A Lemon-ode to Lemonade

On the first day of spring, a story of love and loss involving the most refreshing beverage known to mankind (or, at least, mankind outside of Australia).


All I wanted was a glass of lemonade.

Even now, years later, I can picture that stupid glass of lemonade. I can picture it with its dumb fresh lemons floating suspended in translucent, pastel liquid, the color of melted sunshine and happiness. If summer itself had a beach house where we could all go to sip libations on the shore, its walls would be the color of lemonade.

I can picture that pulpy beverage with its stupid beads of condensation gathering on the glass, a funhouse mirror image of my own sweating forehead as I stand waiting in the heat for my fingers to close around that sturdy cup of sour-sweet ambrosia.

I can picture it with its silly striped bendy straw peeking forth from the ice cubes, a straw-siren luring my lips to the edge of the glass. The glass I’d never see in person, yet never stop seeing in my mind’s eye ‘til I deplaned that Qantas aircraft at Los Angeles International Airport. Lemonade, how could you?

But wait, let me back up.

Earlier that morning, the weatherman, speaking from the living room television in a thick Australian brogue, predicted a high of 40 degrees Celsius for the day. This number was meaningless to me, as I picked out my favorite sweater and belted it around my dress before bounding into the elevator and down the street to catch the bus.

Forty degrees Celsius, it turns out, is 104 degrees Fahrenheit.

I was already regretting my sweater by the time I hit the bus stop, but thinking about finding my keys, going back up the elevator and folding the sweater back into its drawer (read: tossing it heedlessly onto the bed) seemed simply too Herculean a task for eight o’clock in the morning.

As the bus slouched toward the stop, I had resigned myself to a day of hot, sweaty discomfort. By the time we’d gone three blocks, I was pondering with only semi-muted horror whether or not I’d remembered to wear deodorant that day.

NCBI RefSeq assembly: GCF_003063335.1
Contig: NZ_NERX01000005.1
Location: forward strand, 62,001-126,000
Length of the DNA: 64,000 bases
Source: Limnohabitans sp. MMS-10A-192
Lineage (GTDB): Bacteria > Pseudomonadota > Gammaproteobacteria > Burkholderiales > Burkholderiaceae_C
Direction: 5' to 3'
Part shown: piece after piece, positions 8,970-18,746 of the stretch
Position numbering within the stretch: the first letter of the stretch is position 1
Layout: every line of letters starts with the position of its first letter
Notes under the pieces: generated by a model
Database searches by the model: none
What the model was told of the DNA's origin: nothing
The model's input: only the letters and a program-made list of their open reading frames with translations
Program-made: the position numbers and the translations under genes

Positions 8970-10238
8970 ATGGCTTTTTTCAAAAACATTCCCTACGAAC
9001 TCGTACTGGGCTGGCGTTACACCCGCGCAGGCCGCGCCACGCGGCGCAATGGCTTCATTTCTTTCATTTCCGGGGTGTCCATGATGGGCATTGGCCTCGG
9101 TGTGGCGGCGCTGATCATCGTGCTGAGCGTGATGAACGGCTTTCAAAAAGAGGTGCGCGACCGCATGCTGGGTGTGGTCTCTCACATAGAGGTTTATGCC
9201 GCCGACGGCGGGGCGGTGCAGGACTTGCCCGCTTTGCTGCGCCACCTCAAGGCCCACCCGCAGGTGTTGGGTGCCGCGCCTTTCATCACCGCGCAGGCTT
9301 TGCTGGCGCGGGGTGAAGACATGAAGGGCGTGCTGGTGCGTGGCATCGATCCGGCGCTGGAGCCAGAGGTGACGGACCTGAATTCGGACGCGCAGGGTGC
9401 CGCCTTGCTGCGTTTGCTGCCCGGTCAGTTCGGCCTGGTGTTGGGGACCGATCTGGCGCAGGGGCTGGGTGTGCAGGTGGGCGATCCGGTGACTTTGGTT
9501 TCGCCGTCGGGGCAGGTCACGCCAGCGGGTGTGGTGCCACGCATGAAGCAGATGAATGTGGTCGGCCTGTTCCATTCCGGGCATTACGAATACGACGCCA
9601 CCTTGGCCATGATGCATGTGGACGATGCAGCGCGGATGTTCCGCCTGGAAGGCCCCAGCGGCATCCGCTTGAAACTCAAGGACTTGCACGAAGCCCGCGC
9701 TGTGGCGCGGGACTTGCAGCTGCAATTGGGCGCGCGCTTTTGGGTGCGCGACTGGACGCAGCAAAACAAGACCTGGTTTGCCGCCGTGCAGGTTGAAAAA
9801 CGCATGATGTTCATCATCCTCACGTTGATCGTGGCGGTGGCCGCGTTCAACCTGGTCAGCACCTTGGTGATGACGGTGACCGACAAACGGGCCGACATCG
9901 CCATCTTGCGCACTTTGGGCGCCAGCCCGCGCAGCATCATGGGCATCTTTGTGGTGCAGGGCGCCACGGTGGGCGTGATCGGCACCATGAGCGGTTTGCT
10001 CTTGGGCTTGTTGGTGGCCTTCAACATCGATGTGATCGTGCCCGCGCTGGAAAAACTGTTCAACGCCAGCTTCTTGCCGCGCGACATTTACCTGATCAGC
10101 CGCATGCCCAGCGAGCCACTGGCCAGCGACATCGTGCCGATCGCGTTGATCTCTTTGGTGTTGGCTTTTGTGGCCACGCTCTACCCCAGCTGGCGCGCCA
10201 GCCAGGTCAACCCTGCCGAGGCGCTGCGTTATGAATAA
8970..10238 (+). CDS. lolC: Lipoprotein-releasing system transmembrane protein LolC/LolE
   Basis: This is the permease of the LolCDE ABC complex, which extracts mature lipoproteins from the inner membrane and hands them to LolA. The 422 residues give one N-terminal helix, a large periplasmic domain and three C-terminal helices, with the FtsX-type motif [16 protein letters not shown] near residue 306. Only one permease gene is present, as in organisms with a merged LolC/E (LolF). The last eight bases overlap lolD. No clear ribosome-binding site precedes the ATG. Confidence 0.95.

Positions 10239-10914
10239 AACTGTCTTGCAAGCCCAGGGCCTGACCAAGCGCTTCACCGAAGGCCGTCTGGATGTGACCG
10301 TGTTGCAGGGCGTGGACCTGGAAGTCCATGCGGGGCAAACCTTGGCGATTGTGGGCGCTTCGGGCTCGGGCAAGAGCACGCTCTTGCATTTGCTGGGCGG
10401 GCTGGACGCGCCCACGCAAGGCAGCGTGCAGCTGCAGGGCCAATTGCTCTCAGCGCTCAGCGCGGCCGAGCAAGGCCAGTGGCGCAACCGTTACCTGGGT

It gets hot in Australia. I knew that. But this, this was something else entirely — that first day of summer that you’re never quite prepared for but that makes you want to play hooky and go to the river with a fishing pole or something, even if you’ve never wanted to fish in your life. It makes you want to put on a bikini, despite having skipped the gym for weeks. It makes you ask, “Wait, is this November?” before you realize this is Australia, and the seasons are reversed, so Santa Claus impersonators wear board shorts.

I’d already been living in Australia for a few months, studying things like wine tasting (seriously) and Australian literature at the University of Sydney and working fulltime as an intern at Time Out Sydney magazine, a food, entertainment and lifestyle review.

Time Out’s office equipment was temperamental at best and downright unreliable at worst, and though no one really minded since the job came with free, unlimited beer and concert tickets, sometimes our air conditioning would short out for a time. Being a non-sentient machine, the air conditioning had no sense of decorum, and would frequently go haywire on the most inconvenient of days. Like days when the weatherman calls for a high of 40 degrees Celsius, and you don’t know that that means 104 degrees Fahrenheit.

It was around this time that I started to fantasize about lemonade.

Has there ever been a more perfectly crafted beverage, a drink that so instantaneously refreshes and renews? Even little kids who don’t know the first thing about Keynesian economics or Harvard Business School curriculum choose lemonade as their first marketable domestic product. It’s that flawless. Even five-year-olds get it, and I once heard a five-year-old claim that bananas were just fancy pears.

Leaving the office, I was imagining the slightly gritty texture of the undissolved sugar melting in my mouth, contrasting with the sharp, sour bursts of lemon pulp. I was thinking about how cold the lemonade would be, cold enough to coat my throat in a lingering drip of cool refreshment.

I rounded the corner into a local café, my excitement mounting. I leaned my elbows on the counter and made my selection. I’m not even picky. I don’t need some trendy stuff like blueberry mint lemonade or muddled strawberry and elderberry lemonade or whatever. I’m looking for, like, one step up from the canned frozen variety. My main criterion is fresh lemon juice. That’s all. I’m a woman of simple tastes.

There is something you should know about Australia. Something that I learned the hard way, as my heart shattered into pieces small enough to get lost in pink powered lemonade when a green and white aluminum can was placed cheerfully in front of me.

In Australia, there is no such thing as fresh-squeezed lemonade as we know it in America. In Australia, “lemonade” means Sprite.

At least I got a bendy straw.

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